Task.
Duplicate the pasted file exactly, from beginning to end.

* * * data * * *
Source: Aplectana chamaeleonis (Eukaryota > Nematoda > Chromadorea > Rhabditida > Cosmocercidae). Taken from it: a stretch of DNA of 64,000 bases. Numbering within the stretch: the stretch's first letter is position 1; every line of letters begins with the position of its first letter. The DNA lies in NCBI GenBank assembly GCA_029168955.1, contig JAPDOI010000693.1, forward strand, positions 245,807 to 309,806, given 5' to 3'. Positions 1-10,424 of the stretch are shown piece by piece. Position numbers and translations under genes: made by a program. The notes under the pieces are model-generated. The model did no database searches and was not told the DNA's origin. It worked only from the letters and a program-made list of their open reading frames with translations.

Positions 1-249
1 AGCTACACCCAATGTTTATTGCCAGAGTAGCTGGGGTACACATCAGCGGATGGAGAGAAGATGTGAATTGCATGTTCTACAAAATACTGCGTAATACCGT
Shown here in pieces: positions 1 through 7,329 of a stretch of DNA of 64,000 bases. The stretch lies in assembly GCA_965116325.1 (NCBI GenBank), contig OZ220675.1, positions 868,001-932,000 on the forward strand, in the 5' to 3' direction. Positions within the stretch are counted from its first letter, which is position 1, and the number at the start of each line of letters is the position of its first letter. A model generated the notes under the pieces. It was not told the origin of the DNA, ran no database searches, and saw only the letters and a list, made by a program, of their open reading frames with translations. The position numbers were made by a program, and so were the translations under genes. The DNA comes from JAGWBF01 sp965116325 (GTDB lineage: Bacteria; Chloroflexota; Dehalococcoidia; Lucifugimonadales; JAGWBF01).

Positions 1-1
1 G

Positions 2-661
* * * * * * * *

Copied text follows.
Source: Aplectana chamaeleonis (Eukaryota > Nematoda > Chromadorea > Rhabditida > Cosmocercidae). Taken from it: a stretch of DNA of 64,000 bases. Numbering within the stretch: the stretch's first letter is position 1; every line of letters begins with the position of its first letter. The DNA lies in NCBI GenBank assembly GCA_029168955.1, contig JAPDOI010000693.1, forward strand, positions 245,807 to 309,806, given 5' to 3'. Positions 1-10,424 of the stretch are shown piece by piece. Position numbers and translations under genes: made by a program. The notes under the pieces are model-generated. The model did no database searches and was not told the DNA's origin. It worked only from the letters and a program-made list of their open reading frames with translations.

Positions 1-249
1 AGCTACACCCAATGTTTATTGCCAGAGTAGCTGGGGTACACATCAGCGGATGGAGAGAAGATGTGAATTGCATGTTCTACAAAATACTGCGTAATACCGT
Shown here in pieces: positions 1 through 7,329 of a stretch of DNA of 64,000 bases. The stretch lies in assembly GCA_965116325.1 (NCBI GenBank), contig OZ220675.1, positions 868,001-932,000 on the forward strand, in the 5' to 3' direction. Positions within the stretch are counted from its first letter, which is position 1, and the number at the start of each line of letters is the position of its first letter. A model generated the notes under the pieces. It was not told the origin of the DNA, ran no database searches, and saw only the letters and a list, made by a program, of their open reading frames with translations. The position numbers were made by a program, and so were the translations under genes. The DNA comes from JAGWBF01 sp965116325 (GTDB lineage: Bacteria; Chloroflexota; Dehalococcoidia; Lucifugimonadales; JAGWBF01).

Positions 1-1
1 G

Positions 2-661